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analyses were performed for the evaluation of structural capacity, both for original and reinforced model (Landolfoet al. 2007).

The numerical model was generated by importing in the FE program a three dimensional solid model of the Mosque that was implemented in a computer aided design system.

In order to properly evaluate the structural interactions among the different parts, the implemented geometrical model reproduces all the main elements of the building accurately, including the openings and the pendentives connecting the walls with the dome. Two separate FE models were implemented for the Minaret and the Mosque, respectively (Fig. 11). In the last case, the symmetry of the model along the vertical plane parallel to the direction of the input displacement was considered, in order to save CPU time for solving non-linear equations.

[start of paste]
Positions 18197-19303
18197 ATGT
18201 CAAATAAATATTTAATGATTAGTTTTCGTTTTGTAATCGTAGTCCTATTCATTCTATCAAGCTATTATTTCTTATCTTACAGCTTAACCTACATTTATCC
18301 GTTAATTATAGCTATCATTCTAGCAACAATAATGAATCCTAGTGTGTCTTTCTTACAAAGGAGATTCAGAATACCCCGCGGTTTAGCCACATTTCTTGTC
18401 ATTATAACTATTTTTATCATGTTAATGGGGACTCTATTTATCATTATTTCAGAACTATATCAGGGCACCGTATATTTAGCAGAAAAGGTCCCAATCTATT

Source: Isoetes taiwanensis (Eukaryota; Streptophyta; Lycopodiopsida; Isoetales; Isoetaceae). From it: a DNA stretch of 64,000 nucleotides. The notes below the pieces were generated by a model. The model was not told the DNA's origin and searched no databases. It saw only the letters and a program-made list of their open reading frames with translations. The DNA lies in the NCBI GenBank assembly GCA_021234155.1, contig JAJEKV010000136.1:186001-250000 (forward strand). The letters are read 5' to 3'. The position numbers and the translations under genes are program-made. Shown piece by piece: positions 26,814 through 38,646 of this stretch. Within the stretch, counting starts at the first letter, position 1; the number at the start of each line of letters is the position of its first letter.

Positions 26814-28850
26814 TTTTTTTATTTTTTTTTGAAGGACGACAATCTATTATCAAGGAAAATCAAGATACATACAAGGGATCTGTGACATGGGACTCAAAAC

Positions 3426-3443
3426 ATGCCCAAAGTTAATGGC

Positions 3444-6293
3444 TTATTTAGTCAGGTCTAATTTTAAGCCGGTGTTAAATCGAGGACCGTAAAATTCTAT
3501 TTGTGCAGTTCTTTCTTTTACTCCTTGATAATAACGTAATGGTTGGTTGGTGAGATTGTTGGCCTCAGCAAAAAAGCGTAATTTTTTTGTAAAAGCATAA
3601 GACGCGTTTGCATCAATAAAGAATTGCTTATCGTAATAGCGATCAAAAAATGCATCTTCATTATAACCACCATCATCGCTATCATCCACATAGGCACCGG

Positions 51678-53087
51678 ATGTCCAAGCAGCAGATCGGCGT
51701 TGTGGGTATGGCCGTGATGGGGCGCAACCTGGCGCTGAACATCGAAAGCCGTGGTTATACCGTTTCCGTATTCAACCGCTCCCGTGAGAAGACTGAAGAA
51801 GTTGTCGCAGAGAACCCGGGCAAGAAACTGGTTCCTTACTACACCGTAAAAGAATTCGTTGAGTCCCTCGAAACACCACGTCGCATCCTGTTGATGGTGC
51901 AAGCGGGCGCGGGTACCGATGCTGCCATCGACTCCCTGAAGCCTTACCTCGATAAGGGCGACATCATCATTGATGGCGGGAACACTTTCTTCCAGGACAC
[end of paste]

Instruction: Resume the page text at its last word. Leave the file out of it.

To model the reinforcement, the outer surfaces of the Mosque and Minaret were divided into different areas corresponding both to the FRP sheets and bars. The properties of overlapping areas were set up in order to match the meshes corresponding to masonry and FRP reinforcement elements. The whole masonry structure was discretized with tetrahedral 3D solid elements considering a mesh size of 100.0 mm in the case of Mosque model.

SOLID45 elements were used for masonry and SHELL181 elements were employed to model the FRP sheets. The shells corresponding to the FRP reinforcement were directly overlapped to the masonry bricks

Figure 10. Response of the model during the last test with intensity 0.35 g, scaling factor 1, phase 3.

Table 3. Masonry material properties assumed in numerical simulations of Minaret and Mosque.

Figure 11. The FE model of the Mosque and Minaret implemented for non-linear pushover analysis.

Table 3. Masonry material properties assumed in numerical simulations of Minaret and Mosque.

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